RB Rabih Abdullah (with ball) was one of a handful of backs and receivers to get a shot at the kickoff return job
The Tampa Bay Buccaneers finished 20th in the league in kickoff return average in 1999, but even that number is deceiving. In the more complete statistic of 'average kickoff drive start' (a long but self-explanatory title), the Bucs finished next to last. Tampa Bay's offense averaged a starting point of the 25.5-yard line after kickoffs last year.
This summer, Buccaneers Head Coach Tony Dungy made a point of saying that had to change. On Tuesday, the team devoted its entire afternoon practice to the topic.
That meant kickoff return after kickoff return for a solid hour, all under the critical eye of Special Teams Coach Joe Marciano. In four seasons, Marciano has helped mold the Buccaneers' overall special teams unit into one of the league's best, but he passionately wants to fix the one chink in the armor, the return game.
To that end, the Buccaneers are focusing on finding one player to handle the kickoff returns in 2000, and one player only. Last year, six different players had at least one kickoff return for Tampa Bay.
At least that many tried their hand at winning the job on Tuesday, including running backs Aaron Stecker, Warrick Dunn and Rabih Abdullah and receivers Reidel Anthony, Yo Murphy and Karl Williams. While there were more bobbled receptions than Dungy would have liked, the returners actually looked quite explosive across the board.
The team practiced in full pads in order to simulate actual kickoff return contact, but tackling was not encouraged, making it difficult to determine which returns were actually gaining significant yardage. However, Stecker did cause some excitement when he appeared to outrun the coverage on the right sideline.
"Well, Aaron's a slasher," said Dungy of the first-year player who recently earned Offensive MVP honors in the NFL Europe League. "He did a good job of taking the ball, finding those gaps and hitting them. That's what we're looking for.
"This was good for us today, because we want to make some improvement in this area. We'll get some good tape to look at and make some improvement."
Dungy even dismissed the drops without too much hand-wringing. "It's the first day and we really hadn't worked it on the Jugs machine, so that was to be expected," he said. "It was a little rough."
Actually, Stecker's return drew slightly less crowd reaction than a runback by another Buccaneer back: fullback Mike Alstott. Alstott was lined up in his up-back position, as he normally is during the season, and he fielded a short kickoff and made several quick cuts to get near midfield.
"Mike's been on the kickoff return team ever since he's been here," said Dungy. "Generally, he doesn't get the ball kicked to him, but when he does he knows what to do with it."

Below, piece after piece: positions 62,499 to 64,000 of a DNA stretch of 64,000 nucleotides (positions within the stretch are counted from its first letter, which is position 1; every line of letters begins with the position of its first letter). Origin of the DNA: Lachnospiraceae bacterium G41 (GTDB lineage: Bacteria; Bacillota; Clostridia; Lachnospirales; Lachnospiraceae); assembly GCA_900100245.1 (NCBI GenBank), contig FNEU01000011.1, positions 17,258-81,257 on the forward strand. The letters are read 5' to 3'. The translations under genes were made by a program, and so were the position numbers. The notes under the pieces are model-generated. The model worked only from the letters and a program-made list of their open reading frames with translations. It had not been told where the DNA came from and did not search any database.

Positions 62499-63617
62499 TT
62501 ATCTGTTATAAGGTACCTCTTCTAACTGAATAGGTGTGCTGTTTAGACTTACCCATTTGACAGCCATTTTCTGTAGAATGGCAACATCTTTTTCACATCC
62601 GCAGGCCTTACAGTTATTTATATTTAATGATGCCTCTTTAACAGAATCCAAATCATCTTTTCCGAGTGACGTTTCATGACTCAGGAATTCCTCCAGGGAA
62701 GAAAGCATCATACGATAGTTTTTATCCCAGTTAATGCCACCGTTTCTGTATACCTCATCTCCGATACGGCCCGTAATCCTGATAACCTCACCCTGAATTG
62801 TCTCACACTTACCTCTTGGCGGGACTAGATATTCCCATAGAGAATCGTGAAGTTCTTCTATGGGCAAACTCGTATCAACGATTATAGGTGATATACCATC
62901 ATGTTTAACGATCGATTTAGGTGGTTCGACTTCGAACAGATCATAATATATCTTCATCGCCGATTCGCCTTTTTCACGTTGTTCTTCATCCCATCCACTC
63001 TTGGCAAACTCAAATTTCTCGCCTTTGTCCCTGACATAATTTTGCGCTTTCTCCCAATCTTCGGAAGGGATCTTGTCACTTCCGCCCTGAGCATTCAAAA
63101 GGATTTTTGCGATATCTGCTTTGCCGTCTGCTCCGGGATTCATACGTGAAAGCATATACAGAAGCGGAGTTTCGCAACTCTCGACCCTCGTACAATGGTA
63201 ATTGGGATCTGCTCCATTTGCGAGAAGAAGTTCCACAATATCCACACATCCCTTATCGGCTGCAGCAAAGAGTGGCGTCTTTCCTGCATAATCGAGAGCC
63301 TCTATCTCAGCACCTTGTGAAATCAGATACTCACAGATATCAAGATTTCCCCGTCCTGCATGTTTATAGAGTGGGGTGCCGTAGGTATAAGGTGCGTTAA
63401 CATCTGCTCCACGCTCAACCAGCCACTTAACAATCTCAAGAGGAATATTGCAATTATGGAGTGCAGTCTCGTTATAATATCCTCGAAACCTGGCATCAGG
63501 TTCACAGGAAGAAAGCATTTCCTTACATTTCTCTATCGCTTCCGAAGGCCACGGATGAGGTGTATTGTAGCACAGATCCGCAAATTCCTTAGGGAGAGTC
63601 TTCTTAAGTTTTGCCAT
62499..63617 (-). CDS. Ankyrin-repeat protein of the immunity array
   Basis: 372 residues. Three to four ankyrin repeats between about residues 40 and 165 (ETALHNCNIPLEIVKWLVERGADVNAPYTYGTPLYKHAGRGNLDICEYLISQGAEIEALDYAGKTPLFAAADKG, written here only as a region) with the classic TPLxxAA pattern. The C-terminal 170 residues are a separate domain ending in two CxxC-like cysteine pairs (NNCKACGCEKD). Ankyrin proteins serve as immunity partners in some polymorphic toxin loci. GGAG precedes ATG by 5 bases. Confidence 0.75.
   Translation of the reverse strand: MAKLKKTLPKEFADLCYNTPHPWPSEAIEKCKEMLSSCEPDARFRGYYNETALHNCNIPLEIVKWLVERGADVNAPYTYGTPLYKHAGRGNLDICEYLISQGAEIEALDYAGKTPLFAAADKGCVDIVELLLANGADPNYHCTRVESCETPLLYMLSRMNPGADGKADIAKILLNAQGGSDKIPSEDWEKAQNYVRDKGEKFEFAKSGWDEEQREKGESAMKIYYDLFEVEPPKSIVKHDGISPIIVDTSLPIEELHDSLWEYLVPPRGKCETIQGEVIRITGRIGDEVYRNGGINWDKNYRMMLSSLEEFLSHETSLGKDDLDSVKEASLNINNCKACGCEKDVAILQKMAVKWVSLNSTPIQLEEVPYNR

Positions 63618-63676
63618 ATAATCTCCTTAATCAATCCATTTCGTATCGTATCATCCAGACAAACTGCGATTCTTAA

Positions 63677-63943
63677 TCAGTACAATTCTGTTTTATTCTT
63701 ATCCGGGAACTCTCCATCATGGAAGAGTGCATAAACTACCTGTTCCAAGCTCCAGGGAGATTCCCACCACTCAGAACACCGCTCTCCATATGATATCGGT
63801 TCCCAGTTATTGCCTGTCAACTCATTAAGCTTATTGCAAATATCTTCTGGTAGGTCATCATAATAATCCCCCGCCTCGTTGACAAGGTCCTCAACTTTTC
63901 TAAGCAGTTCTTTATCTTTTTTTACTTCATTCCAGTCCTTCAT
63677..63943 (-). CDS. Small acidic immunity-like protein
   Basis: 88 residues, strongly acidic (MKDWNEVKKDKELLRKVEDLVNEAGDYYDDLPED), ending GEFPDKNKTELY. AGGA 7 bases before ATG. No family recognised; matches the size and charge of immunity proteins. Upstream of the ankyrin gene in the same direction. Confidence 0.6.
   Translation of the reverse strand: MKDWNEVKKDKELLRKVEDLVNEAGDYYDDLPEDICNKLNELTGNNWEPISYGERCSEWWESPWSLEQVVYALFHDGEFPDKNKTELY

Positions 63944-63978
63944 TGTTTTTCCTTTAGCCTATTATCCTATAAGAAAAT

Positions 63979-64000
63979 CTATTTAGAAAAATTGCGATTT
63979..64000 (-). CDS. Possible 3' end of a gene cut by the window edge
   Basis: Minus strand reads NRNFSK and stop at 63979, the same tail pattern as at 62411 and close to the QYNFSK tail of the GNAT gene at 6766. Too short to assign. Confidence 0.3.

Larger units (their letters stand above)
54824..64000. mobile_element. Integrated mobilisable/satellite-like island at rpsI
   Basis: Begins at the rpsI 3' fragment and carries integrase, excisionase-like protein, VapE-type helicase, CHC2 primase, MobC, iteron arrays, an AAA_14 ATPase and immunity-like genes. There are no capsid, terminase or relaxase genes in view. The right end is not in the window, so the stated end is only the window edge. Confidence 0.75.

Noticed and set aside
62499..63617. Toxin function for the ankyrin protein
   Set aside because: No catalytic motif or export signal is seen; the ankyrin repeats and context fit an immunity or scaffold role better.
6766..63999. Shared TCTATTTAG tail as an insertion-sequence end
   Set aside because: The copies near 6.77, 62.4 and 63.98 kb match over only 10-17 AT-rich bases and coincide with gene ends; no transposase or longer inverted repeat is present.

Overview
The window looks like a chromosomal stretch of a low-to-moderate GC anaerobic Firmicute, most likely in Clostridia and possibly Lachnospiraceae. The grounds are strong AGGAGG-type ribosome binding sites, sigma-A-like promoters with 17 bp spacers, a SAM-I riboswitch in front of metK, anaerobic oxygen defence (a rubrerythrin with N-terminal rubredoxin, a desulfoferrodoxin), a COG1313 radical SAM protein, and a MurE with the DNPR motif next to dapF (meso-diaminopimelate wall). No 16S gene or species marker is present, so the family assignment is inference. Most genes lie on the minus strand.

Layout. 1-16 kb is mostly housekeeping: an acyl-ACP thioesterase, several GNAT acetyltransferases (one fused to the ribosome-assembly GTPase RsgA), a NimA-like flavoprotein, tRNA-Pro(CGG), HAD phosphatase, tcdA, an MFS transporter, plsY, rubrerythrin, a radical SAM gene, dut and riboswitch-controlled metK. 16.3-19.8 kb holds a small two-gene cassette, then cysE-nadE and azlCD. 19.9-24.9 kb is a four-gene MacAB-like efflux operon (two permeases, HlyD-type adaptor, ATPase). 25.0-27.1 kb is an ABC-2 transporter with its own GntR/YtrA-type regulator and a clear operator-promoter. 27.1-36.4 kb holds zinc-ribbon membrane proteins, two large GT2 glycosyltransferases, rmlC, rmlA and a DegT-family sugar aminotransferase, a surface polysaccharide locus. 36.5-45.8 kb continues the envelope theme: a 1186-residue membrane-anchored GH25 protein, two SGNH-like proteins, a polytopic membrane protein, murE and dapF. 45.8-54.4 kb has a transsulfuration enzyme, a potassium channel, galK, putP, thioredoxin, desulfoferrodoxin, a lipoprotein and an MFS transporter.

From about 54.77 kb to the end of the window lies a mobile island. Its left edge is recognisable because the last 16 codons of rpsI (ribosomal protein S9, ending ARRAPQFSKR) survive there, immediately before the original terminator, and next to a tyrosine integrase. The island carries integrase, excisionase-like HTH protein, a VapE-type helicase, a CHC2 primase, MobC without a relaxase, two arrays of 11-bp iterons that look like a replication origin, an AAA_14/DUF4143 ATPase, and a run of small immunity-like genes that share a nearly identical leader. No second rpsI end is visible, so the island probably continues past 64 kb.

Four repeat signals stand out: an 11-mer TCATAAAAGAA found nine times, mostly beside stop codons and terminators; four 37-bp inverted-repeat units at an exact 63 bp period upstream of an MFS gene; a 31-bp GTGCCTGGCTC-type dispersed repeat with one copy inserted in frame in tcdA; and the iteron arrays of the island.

Of course, the practice was useful for the kickers as well. While the Buccaneers were excellent in kickoff coverage last season, they got only eight touchbacks off the powerful leg of Martin Gramatica and would like to see a consistently deeper kick. Dungy saw those results towards the end of the hour, with Gramatica alternating kicks with punter John Shay.
"Martin and John both got better as the day went on," said Dungy. "The footballs got warmed up a little bit. We're kicking new balls, just like we're going to have to do in the games, and that's a part of it. I thought, for both, their last five kickoffs were good ones." Still, the focus of Tuesday afternoon's work was primarily the return game, and this was the first step in determining who will be back there when the regular season gets underway. While there was no claim staked on the job on Tuesday, the individual efforts of the day could prove important in the battle.
Every time you do (a drill like this) you evaluate," said Dungy. "It's going to come down to who does it in the games. The only problem with that is you're hopeful you don't get too many opportunities in the preseason games to return kickoffs. Some of it, you have to make decisions on what happens out here at practice."
During one of his kickoff returns, WR Karl Williams suffered a lower right leg contusion during a jarring collision and had to limp off the field. He was given treatment on the sideline but was not considered significantly hurt. His availability for Wednesday first practice will be determined in the morning.
T Jason Odom who underwent back surgery last fall and is just now returning to full-contact action, had a lower back strain on Tuesday. He will not practice on Wednesday morning for precautionary reasons but may be available for the evening workout.
Rookie CB Tarig Holman joined the list of players suffering from hamstring strains on Tuesday when he pulled that muscle in his left leg. He will not practice on Wednesday. Nor will James Whalen or Damien Robinson, who are also nursing left hamstring strains.
LB Kinnon Tatum has a right knee strain and is questionable for Wednesday's workout. Fellow LB Shawn Stuckey continues to feel the effects of a right turf toe injury and will not practice on Wednesday. TE Patrick Hape remains day-to-day with his rehabbing right foot.